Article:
Guide to Cannabis Storage

April 23, 2024
July 27, 2018
| Updated
January 19, 2023

One of the key functions of distributors is providing storage. Type 11 distributors and Type 12 microbusinesses (who choose to operate as distributors), are allowed to store goods on their premises as long as they remain compliant. Distributors can store products they own, or have title to, and/or store products belonging to others, in which case they only take custody of the products. Regardless, they are responsible for the inventory while it is in their possession and must report any discrepancy to the bureau and authorities should significant loss or theft occur. An update to the regulations also now allows distributors to transfer products to other distributors' facilities for storage post-compliance testing. This is great for many looking to store their products in different geographies of the state without the transferee having to re-test the cannabis goods for compliance.

Type 11 distributors who carry out compliance testing on all products made or manufactured after January 1, 2018, must video record the process of a lab rep coming and procuring a batch sample for testing. The entirety of the batch must be stored in a quarantined section and await testing results. During this process the batch(es) being tested may not be transferred or sold to another operator. If you are looking to provide storage services along with testing, be sure to figure out what happens and who is responsible for what in the event a batch fails testing. We cover the nuances of testing more in our cannabis testing guide.

Type 13 transportation-only distributors, on the other hand, cannot transport any cannabis goods to retailers except for transporting immature plants and seeds from a nursery licensee, and these kinds of distributors cannot take title to any product unless they hold some other type of commercial cannabis license. They also may not carry out testing nor store the products, meaning that they must transport cannabis goods from one point to another, where the goods can be legally stored, within a day.

Distributors should be mindful of inventory tracking. Account for any discrepancies in inventory in the contract as they come up in your inventory audits. As the regulations state, distributors are obligated to audit their inventory every 14 days. Be especially mindful of regulations such as 5303.1 that state that the net weight on any package of dried flower shall not be considered inaccurate if the actual weight is within plus or minus 2.5% of the labeled weight. This means that the weight can change if you either didn't weigh it properly initially (or something tampered with the weight such as a blowing fan) or if there is moisture loss over time.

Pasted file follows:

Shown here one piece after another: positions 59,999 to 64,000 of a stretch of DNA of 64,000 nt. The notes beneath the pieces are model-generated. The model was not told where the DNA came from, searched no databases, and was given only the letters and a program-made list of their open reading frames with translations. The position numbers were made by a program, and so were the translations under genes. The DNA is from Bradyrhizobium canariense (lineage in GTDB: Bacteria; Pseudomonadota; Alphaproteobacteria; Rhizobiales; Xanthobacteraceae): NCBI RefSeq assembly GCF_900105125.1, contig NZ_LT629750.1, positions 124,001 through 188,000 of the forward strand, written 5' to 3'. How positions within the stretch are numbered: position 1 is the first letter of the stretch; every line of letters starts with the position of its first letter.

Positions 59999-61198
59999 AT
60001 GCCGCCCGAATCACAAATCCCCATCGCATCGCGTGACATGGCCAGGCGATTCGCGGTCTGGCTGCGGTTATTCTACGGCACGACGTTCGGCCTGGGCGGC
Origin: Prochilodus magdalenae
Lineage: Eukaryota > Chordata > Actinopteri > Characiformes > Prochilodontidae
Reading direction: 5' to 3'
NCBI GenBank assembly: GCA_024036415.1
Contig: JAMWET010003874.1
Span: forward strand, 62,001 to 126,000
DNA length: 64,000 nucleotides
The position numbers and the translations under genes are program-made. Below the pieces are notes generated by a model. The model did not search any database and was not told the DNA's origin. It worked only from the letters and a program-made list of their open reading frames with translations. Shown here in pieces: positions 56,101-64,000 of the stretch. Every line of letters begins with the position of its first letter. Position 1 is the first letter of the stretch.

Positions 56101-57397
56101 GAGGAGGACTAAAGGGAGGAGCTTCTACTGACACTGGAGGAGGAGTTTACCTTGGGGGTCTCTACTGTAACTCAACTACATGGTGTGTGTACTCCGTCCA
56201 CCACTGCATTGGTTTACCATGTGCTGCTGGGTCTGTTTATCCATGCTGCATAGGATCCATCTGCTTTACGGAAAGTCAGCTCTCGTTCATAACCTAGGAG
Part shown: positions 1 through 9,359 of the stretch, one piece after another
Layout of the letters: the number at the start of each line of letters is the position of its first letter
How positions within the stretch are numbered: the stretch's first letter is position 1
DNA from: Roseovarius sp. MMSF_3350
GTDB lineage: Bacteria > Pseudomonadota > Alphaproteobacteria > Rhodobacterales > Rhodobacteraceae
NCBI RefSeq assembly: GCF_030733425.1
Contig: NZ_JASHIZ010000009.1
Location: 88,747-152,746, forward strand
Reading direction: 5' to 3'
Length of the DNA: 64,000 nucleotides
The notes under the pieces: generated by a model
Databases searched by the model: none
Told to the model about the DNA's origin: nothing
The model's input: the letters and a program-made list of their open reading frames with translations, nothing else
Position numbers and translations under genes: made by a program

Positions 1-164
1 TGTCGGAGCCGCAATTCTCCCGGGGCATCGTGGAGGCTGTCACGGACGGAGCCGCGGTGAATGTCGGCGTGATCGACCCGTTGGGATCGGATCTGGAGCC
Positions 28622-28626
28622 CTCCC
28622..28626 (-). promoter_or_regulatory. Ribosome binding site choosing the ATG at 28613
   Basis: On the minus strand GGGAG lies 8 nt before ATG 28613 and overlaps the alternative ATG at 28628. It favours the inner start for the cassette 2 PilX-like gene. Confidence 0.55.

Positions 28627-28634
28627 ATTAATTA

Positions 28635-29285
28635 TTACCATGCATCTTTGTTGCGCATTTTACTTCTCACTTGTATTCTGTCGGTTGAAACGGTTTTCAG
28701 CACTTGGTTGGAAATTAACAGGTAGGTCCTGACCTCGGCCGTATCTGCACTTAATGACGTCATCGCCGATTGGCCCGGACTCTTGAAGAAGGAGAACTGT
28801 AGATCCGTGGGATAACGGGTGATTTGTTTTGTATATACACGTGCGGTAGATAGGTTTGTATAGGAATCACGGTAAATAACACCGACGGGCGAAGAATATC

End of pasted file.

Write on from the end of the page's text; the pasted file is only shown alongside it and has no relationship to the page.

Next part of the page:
This standard of accounting should be listed in any distribution service contract, especially if you’re looking at storage or transportation-only services, to to clearly note who is responsible for maintaining track and trace standards while the cannabis goods are in storage (once track and trace is implemented) or while they await transportation or testing.

Regulatory Requirements

The following is a list of regulations (not an exhaustive list) and points to keep in mind as you provide storage services or work with storage service providers:

  1. Each license shall have a designated premises for the licensee’s commercial cannabis activity, which is subject to inspection by the Bureau.
  2. Each location where cannabis goods are stored must be separately licensed.
  3. The regulations do allow for multiple licensees to share warehouse space, however, they must be clearly partitioned off. This can be a solid wall, or something as simple as a chain link fence wall.
  4. A distributor may provide cannabis goods storage-only services to a licensed cultivator, manufacturer, micro-business, or another distributor, unrelated to the quality assurance and laboratory testing processes.
  5. A distributor shall ensure that all cannabis goods batches are stored separately and distinctly from other cannabis goods batches on the distributor’s premises.
  6. A distributor can store both medicinal and recreational cannabis and associated goods as long as they hold the correct license(s) and have the right partitioning and storage requirements, and as long as the city has passed the ordinance allowing recreational and/or medicinal marijuana.
  7. A licensee shall not store cannabis goods outdoors.
  8. Employee break rooms, changing facilities, and bathrooms shall be separated from all storage areas.
  9. A distributor shall ensure a label with the following information is physically attached to each container of each batch:
  10. The manufacturer or cultivator’s name and license number, who provided the batch;
  11. The date of entry into the distributor’s storage area;
  12. The unique identifiers and batch number associated with the batch;
  13. A description of the cannabis goods with enough detail to easily identify the batch;
  14. The weight of or quantity of units in the batch; and
  15. The best-by, sell-by, or expiration date of the batch, if any.
  16. Secured waste receptacle or a secured area may be used for cannabis waste disposal as long as it is restricted to the licensee and its employees and the local agency , local agency franchiser, or permitted private waste hauler

Storage is one of the primary functions and requires distributors to be on top of their game, whether it's doing audits or getting sufficient insurance, as significant product losses or improper storage could lead to compliance nightmares.

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